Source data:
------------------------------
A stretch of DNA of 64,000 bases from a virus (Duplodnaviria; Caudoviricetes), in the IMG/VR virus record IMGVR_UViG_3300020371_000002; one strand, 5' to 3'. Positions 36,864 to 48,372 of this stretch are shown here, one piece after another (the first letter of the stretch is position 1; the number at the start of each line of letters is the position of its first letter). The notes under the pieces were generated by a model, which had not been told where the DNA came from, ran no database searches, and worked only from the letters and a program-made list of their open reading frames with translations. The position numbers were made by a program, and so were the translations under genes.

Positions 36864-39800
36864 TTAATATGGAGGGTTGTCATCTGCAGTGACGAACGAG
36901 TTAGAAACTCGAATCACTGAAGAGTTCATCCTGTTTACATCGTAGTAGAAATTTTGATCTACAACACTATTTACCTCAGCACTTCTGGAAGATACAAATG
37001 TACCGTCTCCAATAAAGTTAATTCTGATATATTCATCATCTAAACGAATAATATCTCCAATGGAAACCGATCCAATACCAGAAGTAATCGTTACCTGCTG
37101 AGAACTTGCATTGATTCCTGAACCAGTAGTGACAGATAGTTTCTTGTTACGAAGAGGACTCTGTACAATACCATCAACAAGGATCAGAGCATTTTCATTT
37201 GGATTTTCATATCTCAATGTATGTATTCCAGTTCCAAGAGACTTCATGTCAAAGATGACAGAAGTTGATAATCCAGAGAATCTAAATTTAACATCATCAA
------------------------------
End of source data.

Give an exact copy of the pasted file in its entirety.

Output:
A stretch of DNA of 64,000 bases from a virus (Duplodnaviria; Caudoviricetes), in the IMG/VR virus record IMGVR_UViG_3300020371_000002; one strand, 5' to 3'. Positions 36,864 to 48,372 of this stretch are shown here, one piece after another (the first letter of the stretch is position 1; the number at the start of each line of letters is the position of its first letter). The notes under the pieces were generated by a model, which had not been told where the DNA came from, ran no database searches, and worked only from the letters and a program-made list of their open reading frames with translations. The position numbers were made by a program, and so were the translations under genes.

Positions 36864-39800
36864 TTAATATGGAGGGTTGTCATCTGCAGTGACGAACGAG
36901 TTAGAAACTCGAATCACTGAAGAGTTCATCCTGTTTACATCGTAGTAGAAATTTTGATCTACAACACTATTTACCTCAGCACTTCTGGAAGATACAAATG
37001 TACCGTCTCCAATAAAGTTAATTCTGATATATTCATCATCTAAACGAATAATATCTCCAATGGAAACCGATCCAATACCAGAAGTAATCGTTACCTGCTG
37101 AGAACTTGCATTGATTCCTGAACCAGTAGTGACAGATAGTTTCTTGTTACGAAGAGGACTCTGTACAATACCATCAACAAGGATCAGAGCATTTTCATTT
37201 GGATTTTCATATCTCAATGTATGTATTCCAGTTCCAAGAGACTTCATGTCAAAGATGACAGAAGTTGATAATCCAGAGAATCTAAATTTAACATCATCAA